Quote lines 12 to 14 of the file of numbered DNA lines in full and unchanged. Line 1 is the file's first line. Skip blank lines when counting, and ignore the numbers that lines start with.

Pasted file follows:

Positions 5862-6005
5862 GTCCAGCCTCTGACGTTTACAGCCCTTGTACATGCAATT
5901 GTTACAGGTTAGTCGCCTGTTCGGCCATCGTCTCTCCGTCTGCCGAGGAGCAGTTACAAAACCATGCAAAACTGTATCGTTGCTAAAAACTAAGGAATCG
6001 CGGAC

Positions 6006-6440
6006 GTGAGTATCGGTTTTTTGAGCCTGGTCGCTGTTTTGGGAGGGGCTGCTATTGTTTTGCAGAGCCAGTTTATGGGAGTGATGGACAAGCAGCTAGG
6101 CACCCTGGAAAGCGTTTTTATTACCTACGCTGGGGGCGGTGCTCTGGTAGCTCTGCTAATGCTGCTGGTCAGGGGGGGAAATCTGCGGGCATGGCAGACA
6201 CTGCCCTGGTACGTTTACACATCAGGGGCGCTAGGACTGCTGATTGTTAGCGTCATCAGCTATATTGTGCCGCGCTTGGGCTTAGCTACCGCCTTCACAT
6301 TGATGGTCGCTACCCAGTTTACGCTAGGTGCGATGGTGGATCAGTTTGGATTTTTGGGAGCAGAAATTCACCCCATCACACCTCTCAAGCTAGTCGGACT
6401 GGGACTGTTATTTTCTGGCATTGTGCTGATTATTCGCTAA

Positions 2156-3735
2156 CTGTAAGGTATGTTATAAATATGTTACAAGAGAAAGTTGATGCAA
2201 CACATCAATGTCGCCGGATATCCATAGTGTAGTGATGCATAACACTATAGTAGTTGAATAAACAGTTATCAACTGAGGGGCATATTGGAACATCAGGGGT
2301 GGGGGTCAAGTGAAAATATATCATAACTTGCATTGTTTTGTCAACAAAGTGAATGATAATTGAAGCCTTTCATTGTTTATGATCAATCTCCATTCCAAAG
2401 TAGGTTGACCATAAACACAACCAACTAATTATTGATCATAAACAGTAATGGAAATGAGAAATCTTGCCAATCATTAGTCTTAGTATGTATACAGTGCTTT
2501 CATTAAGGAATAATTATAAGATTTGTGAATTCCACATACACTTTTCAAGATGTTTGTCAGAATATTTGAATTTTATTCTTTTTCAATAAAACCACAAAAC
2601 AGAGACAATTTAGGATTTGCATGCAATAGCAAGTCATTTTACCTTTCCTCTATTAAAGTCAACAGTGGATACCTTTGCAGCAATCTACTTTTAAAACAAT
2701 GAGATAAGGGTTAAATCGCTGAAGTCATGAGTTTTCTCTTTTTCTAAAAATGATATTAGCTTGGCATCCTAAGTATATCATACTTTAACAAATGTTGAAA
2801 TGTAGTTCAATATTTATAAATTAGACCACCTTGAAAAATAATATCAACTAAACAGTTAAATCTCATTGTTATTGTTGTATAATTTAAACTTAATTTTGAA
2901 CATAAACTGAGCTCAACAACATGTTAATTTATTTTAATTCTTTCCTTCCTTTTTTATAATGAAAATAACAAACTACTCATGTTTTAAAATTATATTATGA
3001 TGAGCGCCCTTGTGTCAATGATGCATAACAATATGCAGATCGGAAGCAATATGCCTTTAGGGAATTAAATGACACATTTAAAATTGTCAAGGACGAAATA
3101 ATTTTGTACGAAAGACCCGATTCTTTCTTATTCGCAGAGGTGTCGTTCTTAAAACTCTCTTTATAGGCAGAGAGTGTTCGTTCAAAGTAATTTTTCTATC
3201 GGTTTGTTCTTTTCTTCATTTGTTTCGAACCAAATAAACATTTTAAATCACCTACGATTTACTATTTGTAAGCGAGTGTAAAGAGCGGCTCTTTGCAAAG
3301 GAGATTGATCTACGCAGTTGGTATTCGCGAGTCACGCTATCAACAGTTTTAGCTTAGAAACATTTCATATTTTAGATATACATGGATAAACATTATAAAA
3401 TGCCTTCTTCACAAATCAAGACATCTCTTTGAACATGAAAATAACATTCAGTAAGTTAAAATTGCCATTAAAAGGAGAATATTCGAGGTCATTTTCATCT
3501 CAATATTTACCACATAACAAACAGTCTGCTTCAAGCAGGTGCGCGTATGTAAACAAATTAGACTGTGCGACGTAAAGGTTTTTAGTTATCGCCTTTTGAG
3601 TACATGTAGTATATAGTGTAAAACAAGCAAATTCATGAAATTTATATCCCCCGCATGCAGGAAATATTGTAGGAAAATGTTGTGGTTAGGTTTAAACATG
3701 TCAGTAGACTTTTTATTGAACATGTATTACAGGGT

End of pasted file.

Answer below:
2156 CTGTAAGGTATGTTATAAATATGTTACAAGAGAAAGTTGATGCAA
2201 CACATCAATGTCGCCGGATATCCATAGTGTAGTGATGCATAACACTATAGTAGTTGAATAAACAGTTATCAACTGAGGGGCATATTGGAACATCAGGGGT
2301 GGGGGTCAAGTGAAAATATATCATAACTTGCATTGTTTTGTCAACAAAGTGAATGATAATTGAAGCCTTTCATTGTTTATGATCAATCTCCATTCCAAAG